Back in 1973, Erica Jong was tired of the silent, seething housewife, so she introduced a new kind of female protagonist: one who loved sex and wasn't ashamed to admit it. Jong joins NPR's Susan Stamberg to talk about hook-ups, Fifty Shades of Gray, and of course, the "zipless f - - - ."
Reading literary fiction improves people's ability to recognize other people's mental states, while popular fiction and nonfiction do not, a study says. That may be because literary fiction tends to focus on the psychology and inner lives of the characters.
The website Scribd, online for several years now as a document storehouse, is beginning an e-book subscription service that will offer unlimited e-books for a flat monthly fee. Lynn Neary reports that Scribd is working with HarperCollins, which is the first major American publisher to take part in this kind of subscription service.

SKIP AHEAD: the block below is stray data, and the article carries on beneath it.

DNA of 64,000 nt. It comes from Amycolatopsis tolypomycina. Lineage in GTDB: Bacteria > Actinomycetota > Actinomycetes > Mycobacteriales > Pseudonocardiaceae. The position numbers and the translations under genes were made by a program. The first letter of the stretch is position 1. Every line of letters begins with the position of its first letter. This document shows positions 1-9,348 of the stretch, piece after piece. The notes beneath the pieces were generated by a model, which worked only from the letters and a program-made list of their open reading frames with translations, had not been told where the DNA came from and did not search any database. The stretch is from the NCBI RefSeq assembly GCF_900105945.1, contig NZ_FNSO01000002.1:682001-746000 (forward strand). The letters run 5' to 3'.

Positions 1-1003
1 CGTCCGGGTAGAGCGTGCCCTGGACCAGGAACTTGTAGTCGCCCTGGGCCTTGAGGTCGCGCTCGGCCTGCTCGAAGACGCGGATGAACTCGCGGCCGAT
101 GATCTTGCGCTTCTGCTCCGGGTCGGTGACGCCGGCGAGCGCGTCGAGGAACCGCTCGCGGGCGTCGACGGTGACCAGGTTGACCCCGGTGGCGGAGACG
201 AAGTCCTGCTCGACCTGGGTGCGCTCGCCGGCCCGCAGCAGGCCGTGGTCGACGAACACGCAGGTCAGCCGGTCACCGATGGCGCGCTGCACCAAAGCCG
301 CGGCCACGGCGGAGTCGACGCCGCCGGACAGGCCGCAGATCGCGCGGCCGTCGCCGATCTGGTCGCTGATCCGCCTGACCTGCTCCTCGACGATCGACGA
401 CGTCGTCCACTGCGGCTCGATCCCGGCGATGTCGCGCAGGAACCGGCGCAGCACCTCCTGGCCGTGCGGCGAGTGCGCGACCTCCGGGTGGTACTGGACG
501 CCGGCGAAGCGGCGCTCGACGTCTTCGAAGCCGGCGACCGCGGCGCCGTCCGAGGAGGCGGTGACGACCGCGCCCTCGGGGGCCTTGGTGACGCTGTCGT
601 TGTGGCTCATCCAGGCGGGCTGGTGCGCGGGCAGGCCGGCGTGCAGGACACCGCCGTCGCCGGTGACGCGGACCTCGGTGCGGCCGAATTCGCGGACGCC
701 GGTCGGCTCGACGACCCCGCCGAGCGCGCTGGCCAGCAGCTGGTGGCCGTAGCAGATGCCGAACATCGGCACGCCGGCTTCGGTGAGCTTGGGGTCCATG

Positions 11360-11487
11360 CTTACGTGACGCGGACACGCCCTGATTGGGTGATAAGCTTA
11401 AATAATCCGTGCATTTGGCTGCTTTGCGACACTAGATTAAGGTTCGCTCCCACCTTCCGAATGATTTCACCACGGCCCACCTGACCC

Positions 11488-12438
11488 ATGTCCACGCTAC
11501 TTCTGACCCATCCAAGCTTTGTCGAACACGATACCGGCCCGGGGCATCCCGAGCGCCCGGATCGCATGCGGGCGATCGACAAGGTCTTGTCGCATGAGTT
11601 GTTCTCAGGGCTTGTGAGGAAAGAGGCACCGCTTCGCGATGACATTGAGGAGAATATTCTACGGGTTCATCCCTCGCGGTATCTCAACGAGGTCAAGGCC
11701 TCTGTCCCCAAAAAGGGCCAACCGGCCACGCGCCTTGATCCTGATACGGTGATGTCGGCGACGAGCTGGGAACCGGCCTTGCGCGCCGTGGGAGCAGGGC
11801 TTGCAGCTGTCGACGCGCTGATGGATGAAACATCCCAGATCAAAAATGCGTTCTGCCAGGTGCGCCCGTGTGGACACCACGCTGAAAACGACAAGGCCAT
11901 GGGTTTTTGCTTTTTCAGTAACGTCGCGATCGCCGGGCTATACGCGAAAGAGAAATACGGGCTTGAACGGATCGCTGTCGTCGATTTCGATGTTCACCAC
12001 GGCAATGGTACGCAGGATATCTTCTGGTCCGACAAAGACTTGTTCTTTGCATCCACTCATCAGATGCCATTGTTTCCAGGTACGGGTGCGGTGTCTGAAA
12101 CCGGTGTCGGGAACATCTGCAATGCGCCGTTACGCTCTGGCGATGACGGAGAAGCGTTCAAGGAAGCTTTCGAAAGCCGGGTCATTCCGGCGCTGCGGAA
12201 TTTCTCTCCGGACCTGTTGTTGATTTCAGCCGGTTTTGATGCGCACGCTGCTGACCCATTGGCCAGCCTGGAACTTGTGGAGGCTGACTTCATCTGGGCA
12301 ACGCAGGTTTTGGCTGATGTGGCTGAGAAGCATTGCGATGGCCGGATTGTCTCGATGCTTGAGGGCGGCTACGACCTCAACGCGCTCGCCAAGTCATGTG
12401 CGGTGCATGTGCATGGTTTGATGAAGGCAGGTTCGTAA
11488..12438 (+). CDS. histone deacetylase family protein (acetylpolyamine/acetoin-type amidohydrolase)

Rick Najera's name may not sound familiar, but his work is famous in Hollywood. Host Michel Martin talks with the funnyman about his career and his book Almost White: Forced Confessions of A Latino in Hollywood.
Tom Clancy built his fascination with military hardware and history into a best-selling career writing thrillers — beginning in 1984 with The Hunt for Red October. His books were turned into Hollywood blockbusters and popular video games. NPR's Lynn Neary has a remembrance of Clancy, who died this week at 66.
In a new memoir called Just Tell Me I Can't Moyer explains how he became a better pitcher in his 40s than his 20s. Moyer's story isn't just the tale of a talented guy who hung on a little longer than others; with the help of a sports psychologist, he managed to gain control of the mental side of his game.
Journalist David Finkel embedded with the 2-16 Infantry Battalion during the troop surge in Iraq, then recorded their stories in his first book, The Good Soldiers. Now, his new book chronicles the struggles of those who made it home, from their recurring nightmares and suicidal thoughts to the challenges of getting help.
In his new book Tip and the Gipper, MSNBC's Hardball host Chris Matthews reflects on his time as a top aide to Democratic House Speaker Tip O'Neill during Ronald Reagan's presidency. He compares O'Neill and Reagan's unlikely friendship to today's approach of "government by tantrum."
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